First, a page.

The Application Protection Research Series is an ongoing project at F5 Labs that provides an overarching view of the application security landscape. While detailed analyses of specific attacks are critical for defenders to adapt to emerging techniques, it is easy to overemphasize tactics over strategy if those kinds of analyses are the only thing we consume. In contrast, this research is particularly focused on longer timeframes for analysis, since time is an indispensable component in calculating risk. This perspective also allows us to escape the hype around the vulnerability, APT, or exploit of the week. Where we can, we use quantitative methods to be as objective as possible. Where necessary, we read between the lines of both data and human behavior to tease out the crux of application security in the present moment.
In 2019, this project began to focus on the subject of application architecture. This focus came about for two reasons. The first is that applications have changed. Specifically, applications have moved toward an increasingly distributed and decentralized model. The result is a growing emphasis on connecting disparate services over the web as opposed to creating large, multifunctional monoliths. The fact that this movement has been gradual, and the sum of a number of smaller, more evolutionary developments, should not obscure the magnitude of this transformation.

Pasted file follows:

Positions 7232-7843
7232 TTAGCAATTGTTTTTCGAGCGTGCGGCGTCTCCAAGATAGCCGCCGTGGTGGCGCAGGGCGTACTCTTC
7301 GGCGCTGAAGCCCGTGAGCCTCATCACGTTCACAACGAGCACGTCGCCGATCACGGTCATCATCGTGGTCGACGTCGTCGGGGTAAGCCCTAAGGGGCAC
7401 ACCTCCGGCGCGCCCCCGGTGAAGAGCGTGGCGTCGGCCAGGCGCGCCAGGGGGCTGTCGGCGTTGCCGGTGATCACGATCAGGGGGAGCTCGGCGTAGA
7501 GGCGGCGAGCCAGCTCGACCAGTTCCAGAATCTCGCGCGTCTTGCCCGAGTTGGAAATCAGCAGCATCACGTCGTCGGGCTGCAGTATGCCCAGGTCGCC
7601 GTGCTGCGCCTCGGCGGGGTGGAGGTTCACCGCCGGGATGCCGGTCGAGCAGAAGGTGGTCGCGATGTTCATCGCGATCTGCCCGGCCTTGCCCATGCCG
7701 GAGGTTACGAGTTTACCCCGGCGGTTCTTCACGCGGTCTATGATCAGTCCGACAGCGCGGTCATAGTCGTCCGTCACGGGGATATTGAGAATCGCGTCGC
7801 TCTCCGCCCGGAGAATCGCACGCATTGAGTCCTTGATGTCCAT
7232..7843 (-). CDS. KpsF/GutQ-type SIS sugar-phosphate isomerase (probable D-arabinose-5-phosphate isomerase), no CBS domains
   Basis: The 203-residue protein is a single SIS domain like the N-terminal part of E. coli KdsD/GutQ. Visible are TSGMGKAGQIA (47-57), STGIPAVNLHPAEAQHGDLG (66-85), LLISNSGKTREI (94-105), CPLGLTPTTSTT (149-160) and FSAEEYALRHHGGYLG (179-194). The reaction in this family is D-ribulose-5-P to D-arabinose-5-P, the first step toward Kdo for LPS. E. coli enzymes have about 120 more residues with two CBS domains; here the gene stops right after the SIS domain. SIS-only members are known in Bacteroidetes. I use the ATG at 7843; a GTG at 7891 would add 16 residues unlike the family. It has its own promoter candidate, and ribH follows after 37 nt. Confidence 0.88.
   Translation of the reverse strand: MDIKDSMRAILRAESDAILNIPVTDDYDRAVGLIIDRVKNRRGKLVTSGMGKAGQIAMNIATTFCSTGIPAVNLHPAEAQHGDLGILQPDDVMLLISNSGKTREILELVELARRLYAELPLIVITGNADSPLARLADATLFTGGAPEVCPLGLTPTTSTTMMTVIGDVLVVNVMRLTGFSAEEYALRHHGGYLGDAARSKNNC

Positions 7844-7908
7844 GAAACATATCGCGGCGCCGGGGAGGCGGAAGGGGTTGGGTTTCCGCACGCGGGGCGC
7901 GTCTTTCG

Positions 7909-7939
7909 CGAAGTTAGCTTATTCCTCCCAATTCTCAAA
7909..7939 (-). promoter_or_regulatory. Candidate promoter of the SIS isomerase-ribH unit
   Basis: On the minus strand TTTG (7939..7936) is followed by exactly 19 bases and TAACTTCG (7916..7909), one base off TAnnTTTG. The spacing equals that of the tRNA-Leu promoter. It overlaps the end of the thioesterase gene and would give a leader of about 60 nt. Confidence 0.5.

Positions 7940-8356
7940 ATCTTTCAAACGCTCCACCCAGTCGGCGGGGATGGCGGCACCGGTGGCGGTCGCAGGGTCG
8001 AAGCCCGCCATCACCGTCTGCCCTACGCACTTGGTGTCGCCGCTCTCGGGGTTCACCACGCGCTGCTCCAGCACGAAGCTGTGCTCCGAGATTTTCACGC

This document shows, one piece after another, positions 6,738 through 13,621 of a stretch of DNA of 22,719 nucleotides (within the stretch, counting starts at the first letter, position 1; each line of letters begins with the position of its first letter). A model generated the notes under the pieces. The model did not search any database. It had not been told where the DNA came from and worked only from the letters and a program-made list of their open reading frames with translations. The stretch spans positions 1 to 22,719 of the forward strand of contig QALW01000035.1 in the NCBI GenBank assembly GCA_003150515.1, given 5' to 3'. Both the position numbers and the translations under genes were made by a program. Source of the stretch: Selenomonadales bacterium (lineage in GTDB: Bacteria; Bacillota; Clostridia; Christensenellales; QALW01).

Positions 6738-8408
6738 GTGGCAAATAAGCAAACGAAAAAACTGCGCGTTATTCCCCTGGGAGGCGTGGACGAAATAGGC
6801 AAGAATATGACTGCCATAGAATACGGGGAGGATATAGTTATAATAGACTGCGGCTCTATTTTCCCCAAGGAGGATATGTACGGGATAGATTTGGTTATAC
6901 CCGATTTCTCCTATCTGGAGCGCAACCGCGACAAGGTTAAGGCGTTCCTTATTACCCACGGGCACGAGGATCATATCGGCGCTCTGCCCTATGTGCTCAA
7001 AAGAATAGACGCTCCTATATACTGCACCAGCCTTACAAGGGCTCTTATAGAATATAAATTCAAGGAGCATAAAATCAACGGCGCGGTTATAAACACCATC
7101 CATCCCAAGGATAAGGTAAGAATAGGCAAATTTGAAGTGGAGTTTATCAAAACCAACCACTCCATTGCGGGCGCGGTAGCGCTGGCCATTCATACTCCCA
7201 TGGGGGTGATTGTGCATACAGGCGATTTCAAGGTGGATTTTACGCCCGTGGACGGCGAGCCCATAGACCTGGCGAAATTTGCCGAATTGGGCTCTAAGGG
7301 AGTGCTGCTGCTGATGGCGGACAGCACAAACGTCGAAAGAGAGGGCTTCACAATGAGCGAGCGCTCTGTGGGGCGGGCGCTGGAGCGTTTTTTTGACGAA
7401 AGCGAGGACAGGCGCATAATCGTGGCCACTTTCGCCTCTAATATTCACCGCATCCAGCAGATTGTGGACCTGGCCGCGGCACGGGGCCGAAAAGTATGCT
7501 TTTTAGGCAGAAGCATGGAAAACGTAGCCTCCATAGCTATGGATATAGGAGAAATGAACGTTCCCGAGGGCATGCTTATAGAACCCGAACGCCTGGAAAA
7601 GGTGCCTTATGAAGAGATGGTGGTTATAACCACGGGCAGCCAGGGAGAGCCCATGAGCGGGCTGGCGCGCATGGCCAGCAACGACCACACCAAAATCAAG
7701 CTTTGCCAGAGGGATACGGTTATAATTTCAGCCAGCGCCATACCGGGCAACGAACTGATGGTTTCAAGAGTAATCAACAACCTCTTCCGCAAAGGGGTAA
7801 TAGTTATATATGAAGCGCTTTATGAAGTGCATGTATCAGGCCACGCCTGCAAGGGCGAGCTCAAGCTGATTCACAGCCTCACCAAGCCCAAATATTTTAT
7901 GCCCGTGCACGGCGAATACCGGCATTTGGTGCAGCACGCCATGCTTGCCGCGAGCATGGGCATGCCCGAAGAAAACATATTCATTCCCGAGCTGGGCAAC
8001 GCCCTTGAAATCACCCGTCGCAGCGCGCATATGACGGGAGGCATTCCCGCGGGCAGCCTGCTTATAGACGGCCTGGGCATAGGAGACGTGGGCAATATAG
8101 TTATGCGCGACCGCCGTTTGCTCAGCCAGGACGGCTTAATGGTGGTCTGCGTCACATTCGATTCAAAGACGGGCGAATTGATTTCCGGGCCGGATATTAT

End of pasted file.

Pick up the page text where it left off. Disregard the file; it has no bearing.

The second reason for our new focus is the fact that attackers have successfully adapted to take advantage of these changes, and in general have done so more quickly than defenders have. The evidence for this successful adaptation lies in both the number of significant successful attacks over the last few years and the characteristics of these attacks. Even though attack details vary significantly, the overarching pattern is that these architectural shifts are causing organizational breaches in ways that should have been easily avoidable. This holds true across the spectrum of expected competency and maturity for defenders. It’s not just small startups that can’t afford to prioritize security that are being compromised through emerging architectures. Some big players in our industry are finding out too late that their data are hanging out all over the place.
Application programming interfaces, or APIs, are the most prominent and grave example of an architectural change driving actualized risk. As a result, we are devoting a big part of our 2020 Application Protection Research Series to understanding the changing relationship between APIs and application security. To be clear, we want to emphasize early on that APIs are not inherently more or less risky, and they have an enormous range of advantages in the present business environment. Rather, we argue they represent a transferal of risk away from traditional security foci and into new realms, and until we understand that transferal better, APIs will continue to be a source of security breaches for organizations. Our goal is not to scare people away but to provide options and guidelines for application owners to maximize the benefit and minimize the risk of these architectures. This article is the first in a series that will explore the topic from a number of angles, but we will begin here with the big picture surrounding API incidents.1